A Happy Marriage from the pain of War

A Happy Marriage from the pain of War

Whilst researching soldiers who were treated at Moss Side, I discovered that one of the soldiers who suffered very badly after harrowing experiences at the Front, met and married one of the nurses at Maghull.

Private Samuel Pickstock was born on 28th May 1895 in Runcorn, Cheshire. His family worked on the Manchester Ship Canal and he was a warehouseman according to the 1911 census. In an interview for The Psychological Impact of War, written by Wendy Holden, his daughter says that he enlisted with the King’s Regiment (Liverpool) aged 17. According to records however, it is probable that Samuel was around the age of 19.  Private Pickstock was initially injured in the leg but ultimately returned to France and the Battle of the Somme. The observation hut that he was in on the front line was hit by a German shell. All the other men in the hut were killed. It was presumed that all had died and so he was not discovered until 4 days later; during this time he had drifted in and out of consciousness. When rescued, and in the weeks following, he often did not know where he was or what was going on around him.

Samuel suffered severe mental trauma following this experience and was admitted to Moss Side for treatment. We do not have his case notes, but according to his daughter, it took some time for the medical staff to realise that he kept re-living and perhaps dreaming of his experiences. He often had to be restrained and sometimes put into a padded cell for his own safety.

Samuel’s daughter Betty explained that he met her mother – Emily Webb – while she was working at Moss Side as a head laundress and part time nurse. “My father was one of the patients and at first my mother wasn’t keen, even though he chased her.” He used to try and dance with her at the dances that were held at the hospital. At first she thought he was just a lonely soldier and not serious about her. However, they grew fond of each other and Samuel married Emily, who was 11 years older than him, on 28 July 1919. According to the marriage certificate, Samuel was now living in Liverpool but Emily was still working at Moss Side, which was the address that she gave on her marriage certificate, meaning she had worked at the hospital for over 4 years.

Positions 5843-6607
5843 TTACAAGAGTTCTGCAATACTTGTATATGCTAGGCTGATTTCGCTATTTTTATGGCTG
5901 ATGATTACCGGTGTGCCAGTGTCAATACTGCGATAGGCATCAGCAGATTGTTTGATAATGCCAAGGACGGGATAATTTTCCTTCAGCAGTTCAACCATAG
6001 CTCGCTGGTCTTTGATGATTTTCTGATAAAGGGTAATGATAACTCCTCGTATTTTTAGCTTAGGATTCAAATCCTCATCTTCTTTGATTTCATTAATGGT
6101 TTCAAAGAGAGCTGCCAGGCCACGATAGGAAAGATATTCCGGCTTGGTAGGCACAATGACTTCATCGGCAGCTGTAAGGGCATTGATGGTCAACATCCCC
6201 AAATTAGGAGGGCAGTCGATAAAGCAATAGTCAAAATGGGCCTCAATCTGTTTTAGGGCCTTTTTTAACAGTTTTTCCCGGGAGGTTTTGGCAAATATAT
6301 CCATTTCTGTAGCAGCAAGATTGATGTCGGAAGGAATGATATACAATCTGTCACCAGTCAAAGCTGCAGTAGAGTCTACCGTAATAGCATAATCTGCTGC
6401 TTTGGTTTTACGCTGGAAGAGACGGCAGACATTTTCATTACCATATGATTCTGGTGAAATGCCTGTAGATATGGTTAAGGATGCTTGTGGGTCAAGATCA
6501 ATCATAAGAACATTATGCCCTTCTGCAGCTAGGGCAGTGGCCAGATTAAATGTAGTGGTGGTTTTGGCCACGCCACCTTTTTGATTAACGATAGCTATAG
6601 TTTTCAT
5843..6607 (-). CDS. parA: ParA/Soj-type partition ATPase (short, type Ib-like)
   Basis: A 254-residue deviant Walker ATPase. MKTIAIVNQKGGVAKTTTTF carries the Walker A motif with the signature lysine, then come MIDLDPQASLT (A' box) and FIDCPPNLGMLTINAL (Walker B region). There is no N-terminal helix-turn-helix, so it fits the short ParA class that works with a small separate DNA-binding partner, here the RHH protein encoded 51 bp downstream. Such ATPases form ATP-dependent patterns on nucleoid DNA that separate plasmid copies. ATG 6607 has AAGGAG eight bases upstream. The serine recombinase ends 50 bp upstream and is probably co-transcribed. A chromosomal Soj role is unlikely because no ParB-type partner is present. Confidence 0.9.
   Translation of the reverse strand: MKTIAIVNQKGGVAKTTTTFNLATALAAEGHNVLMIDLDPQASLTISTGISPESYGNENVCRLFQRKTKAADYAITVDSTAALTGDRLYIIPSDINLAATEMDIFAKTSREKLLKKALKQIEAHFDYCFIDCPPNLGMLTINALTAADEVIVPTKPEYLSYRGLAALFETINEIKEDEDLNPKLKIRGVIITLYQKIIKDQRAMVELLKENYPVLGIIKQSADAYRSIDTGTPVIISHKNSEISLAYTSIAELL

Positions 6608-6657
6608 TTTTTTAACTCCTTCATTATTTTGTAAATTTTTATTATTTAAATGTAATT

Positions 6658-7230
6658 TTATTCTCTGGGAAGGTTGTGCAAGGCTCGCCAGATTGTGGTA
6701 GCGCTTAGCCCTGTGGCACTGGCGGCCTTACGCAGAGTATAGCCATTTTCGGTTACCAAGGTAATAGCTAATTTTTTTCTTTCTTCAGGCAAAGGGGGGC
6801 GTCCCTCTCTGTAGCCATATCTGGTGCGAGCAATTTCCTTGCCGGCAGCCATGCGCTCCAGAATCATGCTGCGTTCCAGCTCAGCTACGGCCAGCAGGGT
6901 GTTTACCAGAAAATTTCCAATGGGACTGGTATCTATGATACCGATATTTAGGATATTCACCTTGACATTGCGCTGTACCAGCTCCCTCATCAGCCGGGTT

The accounts of recruitment and termination of staff at the hospital that are detailed in the Minute Books show that there was a very high turnover of staff at the hospital. The fact that Emily worked there for over four years, suggests that Emily was one of the longest serving members of staff. There is an entry on the 1911 census for an Emily Webb, who was the same age, working in a hotel in Blundellsands – her date and place of birth tallies with that of Emily. Her occupation is listed as ‘servant (cook)’. It may be that working at the hospital gave Emily the chance to become more independent and contribute to the war effort; something that many thousands of women were also experiencing at that time.

Samuel and Emily had two sons and a daughter and the family were living in Liverpool at the time of the 1939 census. Samuel had returned to his pre-war occupation as a warehouse man – he died in 1966 and Emily in 1975.

Written by Debbie Cameron

Edited by Amy Walling, Manchester Metropolitan University


Image: Group photograph of patients and nurses

Copyright: Images courtesy of Dr Rowlands

Posted on 10 August 2018 under Moss Side Military Hospital

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